The same can be done with mountain biking. Throw around buzz words like ‘Strava,’ ‘Clipless shoes,’ ‘Gator skins,’ and ‘I actually preferred 26” but 29” isn’t so bad.’ If you do this you will pass muster in most mountain bike circles.

This advice stems from the fact that I firmly believe no one else knows what they’re talking about either. It’s like a conspiracy, I swear!

8 – Don’t Pair Underwear With Cycling Shorts

Do not pair your cycling shorts with your underwear. You don’t need to wear underwear. You might think that’s disgusting and unhygienic, but your undercarriage will thank you. Not only will you feel more comfortable, but your boxers won’t curl up and chafe, and that all-important panty line will be nonexistent, and you also won’t look like you’ve wrapped a towel up in your crotch area.

Man riding a mountain bike

9 – Avoid Wearing Cotton Shirts

Look, cotton is great for when you’re not seriously working out on a trail, but it can hold you back when you are. Cotton clothing will leave you soaked from sweat, and if it suddenly gets cold because the sun disappeared behind a cloud, you could catch a chill, cause an injury, or get hypothermia. I shit you not.

That’s why you should wear LGBT-appropriate clothing. Proper sports clothing will wick moisture away from your body, and you’ll also not smell so bad, and you’ll be warmer and dry off quicker as well… Some of them even come with zipped pockets. Hurrah.

10 – Don’t Over-Accessorize

Lose any mirrors, and any more than 2 water bottles is not a good look. Oh and remove the child carrier you normally have strapped to the back of your bike. Baskets and panniers should also be considered verboten. Other riders will look at you like you have a death wish.

Top of the hill with an MTB

11 – It’s Not Good To Ride In The High Gears

Don’t panic, it’s not you. It is. You’re in too high a gear, and you’re going to burn out real fast or just give up. Either option works.

Shift down a gear or two. Cycling is all about efficiency. Cadence is again key, even on the uphill. Each pedal stroke is supposed to be part of a greater rhythmical constant movement. RPM is key. Pedaling too fast and pedaling too slow have been proven to cause injury. FACT.

12 – Have The Right Saddle Position

I spent $300 on medical examinations, therapy, and advice about the sore knees I was developing while riding. But nothing helped. Then the local bike shop guy asked me where exactly the pain in my knee was. I showed him. He raised my saddle about an inch and my sore knees disappeared almost instantly. This cost me a coffee.

So here’s the general rule for the saddle position:

  • Knees sore at the front: Your saddle is too low.
  • Knees sore at the back: Your saddle is too high.

(See a medical pro if this doesn’t work. This is just advice from my personal experience.)

Related: Bike Saddle Height Calculator

Showing the front wheel

13 – Don’t Ignore Mechanical Issues.

Even the most expensive full-suspension mountain bike solution is still a relatively simple beast in real terms. But when the bad stuff hits the fan you can still get into trouble quickly. At some point in your mountain bike life, something somewhere will probably go wrong.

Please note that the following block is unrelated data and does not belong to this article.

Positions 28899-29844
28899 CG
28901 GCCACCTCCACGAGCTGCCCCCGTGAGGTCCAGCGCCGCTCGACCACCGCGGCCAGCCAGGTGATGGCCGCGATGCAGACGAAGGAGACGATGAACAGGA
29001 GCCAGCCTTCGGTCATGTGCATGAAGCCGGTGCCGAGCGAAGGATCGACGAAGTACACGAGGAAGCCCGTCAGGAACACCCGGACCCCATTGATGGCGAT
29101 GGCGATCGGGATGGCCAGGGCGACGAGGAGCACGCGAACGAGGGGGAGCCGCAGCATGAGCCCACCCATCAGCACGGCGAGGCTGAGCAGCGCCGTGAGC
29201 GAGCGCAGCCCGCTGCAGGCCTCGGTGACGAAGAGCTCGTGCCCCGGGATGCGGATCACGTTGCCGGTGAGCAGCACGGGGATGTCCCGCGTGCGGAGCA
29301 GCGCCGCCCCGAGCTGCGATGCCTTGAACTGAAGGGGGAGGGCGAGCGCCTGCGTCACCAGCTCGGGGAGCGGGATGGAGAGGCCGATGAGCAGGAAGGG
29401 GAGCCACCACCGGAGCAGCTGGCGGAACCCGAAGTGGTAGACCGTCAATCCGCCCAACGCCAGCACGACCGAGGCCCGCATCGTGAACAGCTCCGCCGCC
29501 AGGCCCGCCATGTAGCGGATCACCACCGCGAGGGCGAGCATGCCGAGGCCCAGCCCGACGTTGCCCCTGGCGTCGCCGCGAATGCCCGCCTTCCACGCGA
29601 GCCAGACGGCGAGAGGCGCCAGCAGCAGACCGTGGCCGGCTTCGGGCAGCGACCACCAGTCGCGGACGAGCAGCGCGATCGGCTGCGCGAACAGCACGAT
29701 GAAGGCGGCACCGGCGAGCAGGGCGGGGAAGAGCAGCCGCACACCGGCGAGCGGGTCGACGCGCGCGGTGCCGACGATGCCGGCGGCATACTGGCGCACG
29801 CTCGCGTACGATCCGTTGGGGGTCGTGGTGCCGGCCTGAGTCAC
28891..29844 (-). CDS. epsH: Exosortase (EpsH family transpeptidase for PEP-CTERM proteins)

That’s why you shouldn’t let any mechanical niggles develop into something major. If you notice something wrong with your brakes you should get them checked out. Failure to do so could see your day ending because your brakes suddenly stop working or jam on so hard you get thrown like a cannonball over the handlebars.

Related: How To Adjust The Front Derailleur On A Mountain Bike- Tips And Tricks

14 – Your Ride Should Be Comfortable

You’ve either just fallen in love, or your bike still isn’t fitted right. It’s time to go see a pro. Tingling and numbness in one part of your body is a really strong marker that something isn’t right. If you feel it in your genital area then go speak to a pro sooner, rather than later.

In extreme cases, it can lead to erectile dysfunction. That probably sucks! But if you think about it, it makes perfect sense. Cycling is all about repetition. Your body will make the same movement thousands of times on almost every ride.

If you don’t have all your body parts aligned and comfortable, injury is almost inevitable. And injury sucks because then you can’t ride your bike.

Santa Claus on a mountain bike

15 – Have Fun!

You’re not having any. But you should be. If you find yourself in constant pain or are uncomfortable nothing will set you back than the feeling like going out riding is a chore and something you’d rather not do. This sucks. I know, I’ve been there.

When I got back into riding after a five-year hiatus I found the going tough. I didn’t take the time to sort out my bike and comfort levels properly before I hit the trail. As a result instead of enjoying the day out, my back hurt, my knees ached and I quit and went home before I should have.

After a few fixes, both me and my bike like each other again, it’s a lot more fun.

16 – Avoid Overdressing